|alternatives to triple cranks||Steve Upshaw|
Apr 23, 2001 6:00 AM
|Yesterday I did a 75 mile road ride called Tour De Cashier. In the ride there are 3 steep and long hills with about 21% max grade. In the steepest climbs my cadence dropped to 35 and I was dropped by my friends who have triples and the climbs which I usually enjoy were torture. Currently I have a Durace components with a 39/52 in the front and 12-25 in the back. The possible solutions I see are the following:
1.Convert to a triple ring setup (It seems a shame to get rid of my durace components)
2. Lose 10 lbs and get in better shape (I'm not sure this would be enough [in my defense I have no problem keeping up with my friends during mtn biking])
3. Convert to a 12-27 cog set in the back (I'm not sure this would be enough)
4.Convert to a 12-27 cog set in the back and change the front to a 46/34 (Can this be done in the front? It looks like on the Duraace that a 39 is about the smallest inner ring it will take)
5. Change my rear derailer to a Mtn LX or XT and run a 32 cogfor these mountanious centuries (Is that compatible with STI shifters?)
6. Accept that it is my lot in life to suffer during these climbs
Any input is much appreciated
|A little of #2- #6||SimpleGreen|
Apr 23, 2001 7:09 AM
|You should try to get into a little better shape.
To climb steep stuff you need POWER. Go find a short steep hill and work on your out of the saddle power for several 3-5 minute climbs. Concentrate on working your muscles, not necessaily speed. I find this helps my strength (power). You may also want to do some big gear exercises while seated on flat or slightly uphill terrain. I'm sure all the usual training books have workouts for these. Just watch your knees.
If I had to go on that ride myself, i would at least take a 27. If your cadence was down to 35, then a 27 is still not enough. An XT or XTR 9-speed deraileur and a mountain block is compatible with the road setup. You may need to get a different chain too --check your LBS or someone else may know. This is the cheapest and most flexible solution, because you only need a deraileur and cassette and possibly longer chain. The triple set up means new cranks, BB, deraileurs, shifters, cables and possibly chain. Not worth it, although you do not have to switch around stuff.
The rings can't be smaller than 38 for the small in front. THat might help a bit, but not enough for the steep stuff.
|re: alternatives to triple cranks||Ken|
Apr 23, 2001 7:52 AM
|If it were I using your current setup I don't think that I could have finished the ride without walking the bike. So congrats just for finishing. I ride a Campy 53/39 with 13/29. When I get to long hills like the ones you mentioned, I'm really huffing at 39/29. No sweat for those little 30 mile workouts. But when our bike club is going on our century (miles) bike ride that goes through numerable 7% and 8% peaking out with a 20%+ grades I'm going to woosey out and ride my mountain bike, a 9 speed LX with a nice 32 tooth big rear cog.|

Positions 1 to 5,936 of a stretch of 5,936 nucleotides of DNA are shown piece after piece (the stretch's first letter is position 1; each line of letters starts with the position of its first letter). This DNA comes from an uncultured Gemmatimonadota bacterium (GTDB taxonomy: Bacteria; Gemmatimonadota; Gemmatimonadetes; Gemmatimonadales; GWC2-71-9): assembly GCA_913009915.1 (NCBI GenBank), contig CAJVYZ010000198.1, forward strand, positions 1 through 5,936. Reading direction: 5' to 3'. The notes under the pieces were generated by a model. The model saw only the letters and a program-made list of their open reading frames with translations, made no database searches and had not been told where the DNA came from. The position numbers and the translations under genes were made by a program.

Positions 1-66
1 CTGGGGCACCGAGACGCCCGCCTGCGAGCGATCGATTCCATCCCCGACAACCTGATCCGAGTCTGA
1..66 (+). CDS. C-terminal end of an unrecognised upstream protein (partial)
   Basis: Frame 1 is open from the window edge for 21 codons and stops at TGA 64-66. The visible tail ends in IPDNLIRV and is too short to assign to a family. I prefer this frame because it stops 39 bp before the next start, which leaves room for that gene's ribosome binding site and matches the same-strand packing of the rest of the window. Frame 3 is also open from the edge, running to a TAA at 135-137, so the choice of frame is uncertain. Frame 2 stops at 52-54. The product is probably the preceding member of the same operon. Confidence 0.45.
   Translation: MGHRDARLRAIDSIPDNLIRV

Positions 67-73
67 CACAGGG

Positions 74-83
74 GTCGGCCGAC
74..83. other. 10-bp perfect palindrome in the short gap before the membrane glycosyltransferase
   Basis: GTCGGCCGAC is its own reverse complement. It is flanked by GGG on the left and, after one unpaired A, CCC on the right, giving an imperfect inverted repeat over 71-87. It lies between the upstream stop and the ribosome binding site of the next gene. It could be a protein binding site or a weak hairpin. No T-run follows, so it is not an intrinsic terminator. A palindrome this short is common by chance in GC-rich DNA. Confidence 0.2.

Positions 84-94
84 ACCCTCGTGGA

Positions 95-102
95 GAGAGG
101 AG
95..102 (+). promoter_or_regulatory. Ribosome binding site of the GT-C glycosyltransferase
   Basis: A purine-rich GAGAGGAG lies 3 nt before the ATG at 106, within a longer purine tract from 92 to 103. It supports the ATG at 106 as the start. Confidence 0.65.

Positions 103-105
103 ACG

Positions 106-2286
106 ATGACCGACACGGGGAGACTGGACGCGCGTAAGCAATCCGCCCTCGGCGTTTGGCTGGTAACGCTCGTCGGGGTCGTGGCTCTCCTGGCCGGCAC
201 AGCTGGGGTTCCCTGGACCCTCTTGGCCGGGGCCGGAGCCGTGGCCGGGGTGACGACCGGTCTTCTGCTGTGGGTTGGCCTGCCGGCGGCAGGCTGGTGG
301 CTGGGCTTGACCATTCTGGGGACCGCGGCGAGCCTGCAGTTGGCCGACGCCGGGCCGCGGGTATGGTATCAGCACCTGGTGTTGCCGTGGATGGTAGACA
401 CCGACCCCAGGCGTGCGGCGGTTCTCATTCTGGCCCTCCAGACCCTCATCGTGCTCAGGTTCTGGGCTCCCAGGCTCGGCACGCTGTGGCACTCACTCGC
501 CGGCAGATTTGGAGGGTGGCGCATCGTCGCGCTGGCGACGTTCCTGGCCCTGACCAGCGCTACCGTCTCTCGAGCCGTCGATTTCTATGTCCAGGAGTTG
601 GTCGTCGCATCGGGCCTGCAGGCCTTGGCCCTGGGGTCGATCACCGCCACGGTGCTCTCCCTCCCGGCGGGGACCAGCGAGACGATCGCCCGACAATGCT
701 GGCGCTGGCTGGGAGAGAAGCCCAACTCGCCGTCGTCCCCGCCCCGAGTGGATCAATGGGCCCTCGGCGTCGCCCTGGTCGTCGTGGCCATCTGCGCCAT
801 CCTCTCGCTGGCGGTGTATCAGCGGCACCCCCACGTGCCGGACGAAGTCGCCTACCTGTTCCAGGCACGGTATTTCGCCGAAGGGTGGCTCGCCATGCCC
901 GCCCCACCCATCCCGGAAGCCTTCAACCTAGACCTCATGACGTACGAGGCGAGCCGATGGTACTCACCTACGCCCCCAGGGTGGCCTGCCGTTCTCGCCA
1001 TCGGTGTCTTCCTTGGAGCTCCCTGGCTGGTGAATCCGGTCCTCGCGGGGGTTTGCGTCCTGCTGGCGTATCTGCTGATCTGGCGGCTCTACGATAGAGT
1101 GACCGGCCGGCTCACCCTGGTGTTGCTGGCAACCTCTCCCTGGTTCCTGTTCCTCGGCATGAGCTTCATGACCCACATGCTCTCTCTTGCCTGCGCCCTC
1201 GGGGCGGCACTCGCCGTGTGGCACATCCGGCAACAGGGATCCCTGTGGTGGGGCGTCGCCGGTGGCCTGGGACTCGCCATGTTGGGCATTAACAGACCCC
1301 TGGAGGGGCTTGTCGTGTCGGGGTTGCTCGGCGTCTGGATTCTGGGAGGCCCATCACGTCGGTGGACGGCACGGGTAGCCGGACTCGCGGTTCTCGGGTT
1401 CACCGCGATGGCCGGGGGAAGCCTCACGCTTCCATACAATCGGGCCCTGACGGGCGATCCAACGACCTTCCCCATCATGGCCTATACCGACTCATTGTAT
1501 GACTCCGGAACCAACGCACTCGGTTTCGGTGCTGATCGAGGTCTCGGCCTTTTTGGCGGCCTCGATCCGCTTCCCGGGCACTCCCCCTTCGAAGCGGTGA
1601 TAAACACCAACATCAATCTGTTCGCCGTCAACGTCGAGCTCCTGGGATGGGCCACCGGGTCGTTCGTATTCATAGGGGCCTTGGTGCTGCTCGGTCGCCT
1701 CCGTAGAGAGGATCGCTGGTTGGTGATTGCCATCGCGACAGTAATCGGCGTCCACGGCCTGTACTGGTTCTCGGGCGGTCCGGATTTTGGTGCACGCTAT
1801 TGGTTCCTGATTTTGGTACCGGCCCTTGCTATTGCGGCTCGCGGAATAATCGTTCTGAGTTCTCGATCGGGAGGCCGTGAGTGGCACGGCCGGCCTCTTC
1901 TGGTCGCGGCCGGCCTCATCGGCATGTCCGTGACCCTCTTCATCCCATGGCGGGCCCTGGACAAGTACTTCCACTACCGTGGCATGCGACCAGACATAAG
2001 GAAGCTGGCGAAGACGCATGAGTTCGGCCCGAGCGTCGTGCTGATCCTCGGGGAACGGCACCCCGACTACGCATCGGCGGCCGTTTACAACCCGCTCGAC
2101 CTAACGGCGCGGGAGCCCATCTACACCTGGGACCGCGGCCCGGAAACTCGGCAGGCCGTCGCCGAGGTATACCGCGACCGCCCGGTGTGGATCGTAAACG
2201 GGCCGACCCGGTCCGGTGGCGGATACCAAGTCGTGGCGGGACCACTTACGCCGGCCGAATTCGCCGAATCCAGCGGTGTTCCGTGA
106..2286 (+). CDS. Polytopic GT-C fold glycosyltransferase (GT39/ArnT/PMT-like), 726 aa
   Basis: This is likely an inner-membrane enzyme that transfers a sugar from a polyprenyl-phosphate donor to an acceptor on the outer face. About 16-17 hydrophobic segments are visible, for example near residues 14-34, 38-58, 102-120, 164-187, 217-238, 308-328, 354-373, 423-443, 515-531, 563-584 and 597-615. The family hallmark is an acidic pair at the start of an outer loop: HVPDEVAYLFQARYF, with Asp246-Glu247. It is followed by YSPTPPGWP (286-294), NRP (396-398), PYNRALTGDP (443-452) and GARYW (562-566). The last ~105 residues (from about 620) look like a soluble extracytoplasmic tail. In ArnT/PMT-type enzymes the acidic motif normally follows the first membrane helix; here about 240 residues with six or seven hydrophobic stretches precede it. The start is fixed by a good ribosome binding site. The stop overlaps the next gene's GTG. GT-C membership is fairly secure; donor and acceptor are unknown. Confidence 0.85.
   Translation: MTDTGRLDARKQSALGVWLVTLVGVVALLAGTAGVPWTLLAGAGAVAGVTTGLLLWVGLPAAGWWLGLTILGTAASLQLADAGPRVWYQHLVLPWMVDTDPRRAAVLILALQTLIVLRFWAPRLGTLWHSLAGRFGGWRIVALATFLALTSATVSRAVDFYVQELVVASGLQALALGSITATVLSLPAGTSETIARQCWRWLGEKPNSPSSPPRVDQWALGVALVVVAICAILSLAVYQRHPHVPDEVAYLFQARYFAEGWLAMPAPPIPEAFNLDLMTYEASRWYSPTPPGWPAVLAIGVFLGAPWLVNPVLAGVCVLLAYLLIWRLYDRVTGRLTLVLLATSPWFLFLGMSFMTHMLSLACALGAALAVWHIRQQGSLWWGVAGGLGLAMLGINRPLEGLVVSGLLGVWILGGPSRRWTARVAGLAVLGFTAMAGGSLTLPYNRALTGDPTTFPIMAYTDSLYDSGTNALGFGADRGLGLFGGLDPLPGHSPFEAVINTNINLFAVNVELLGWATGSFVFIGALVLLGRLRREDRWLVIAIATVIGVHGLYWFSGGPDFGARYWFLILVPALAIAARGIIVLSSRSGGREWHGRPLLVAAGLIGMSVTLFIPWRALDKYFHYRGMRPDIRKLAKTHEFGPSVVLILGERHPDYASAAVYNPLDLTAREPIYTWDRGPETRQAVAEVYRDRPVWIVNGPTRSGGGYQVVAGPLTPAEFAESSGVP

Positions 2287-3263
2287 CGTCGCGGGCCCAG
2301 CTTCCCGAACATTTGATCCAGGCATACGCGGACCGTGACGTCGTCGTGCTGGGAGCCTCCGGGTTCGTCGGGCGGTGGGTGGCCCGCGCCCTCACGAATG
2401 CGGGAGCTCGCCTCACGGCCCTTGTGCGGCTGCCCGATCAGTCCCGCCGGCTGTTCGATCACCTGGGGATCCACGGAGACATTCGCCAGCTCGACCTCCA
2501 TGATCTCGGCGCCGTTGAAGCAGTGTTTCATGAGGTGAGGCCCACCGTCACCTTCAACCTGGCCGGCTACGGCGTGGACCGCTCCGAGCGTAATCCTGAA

|re: alternatives to triple cranks||pusher|
Apr 23, 2001 9:05 AM
|But now you can have triple and D-A, see the flame post on the subject!
46/12 is way small - you will surely miss this top end on the flats. Running the MTB rear looks like the way ahead for a cheap solution....
|re: alternatives to triple cranks||Steve Bailey|
Apr 23, 2001 3:03 PM
|I saw a solution once from some folks who ride in western NJ. They've gone to a 94/58 BCD crank with a 44/30 ring set-up, no small. This plus a 11-23 cogset gets a high of 105 and a low of 34. This is only slightly different then the Shimano triple option of 52/42/30 front crank/ring with a 12-23 cogset. So ask yourself if you need the 52 or 53 front ring with the 12 cog ?. Do you race ?.
From all I could gather, the only thing needing to be changed was the crank, with the addition of a 30 tooth middle ring. The front derailer needed to be lowered (check to be sure it can be), and sometimes a new b-bracket spindle to get the chainline back, although this is dependent on the individual bike. That plus removing some chain links. The shifter and fnt. derailer worked fine with the smmaller rings
|re: alternatives to triple cranks||pmf|
Apr 25, 2001 4:49 AM
|So far, I've resisted a triple. It seems to be the trend though and is nothing to be ashamed of. A 21% grade hill is pretty steep.
I got a 38 tooth inner ring from Excel (a Siguino) for $18 to go with my 12x27 cassette. It helps a little bit. However, if I lived someplace where steep climbs were an everyday thing, I'd get a triple.
I wish Shimano made a 39 tooth ring for their triple. The Ultegra one is 52-42-30 (I think 30, or something real small). This leaves you with the choice of grinding up a moderate hill in the too big 42, or wildly spinning in the too small 30. An unramped 39 tooth from a double Shimano set-up won't work. Perhaps the new DA triple will have a 39 I could use on my wife's Ultegra triple. Anyone know?
|re: alternatives to triple cranks||mr tornado head|
Apr 26, 2001 5:34 PM
|My solution has been:
1) 13-28 rear freewheel, &
2) An old Sugino crank with a 110 bcd, which allows me a 52 big ring and a 36 small ring.
Works pretty well on the many short (less than 2-3 mile) but steep hills around here. On the steepest, I can pretty much stand and let my weight push downthe pedals and do ok
Shifting between chainrings is a big jump and takes some getting used to.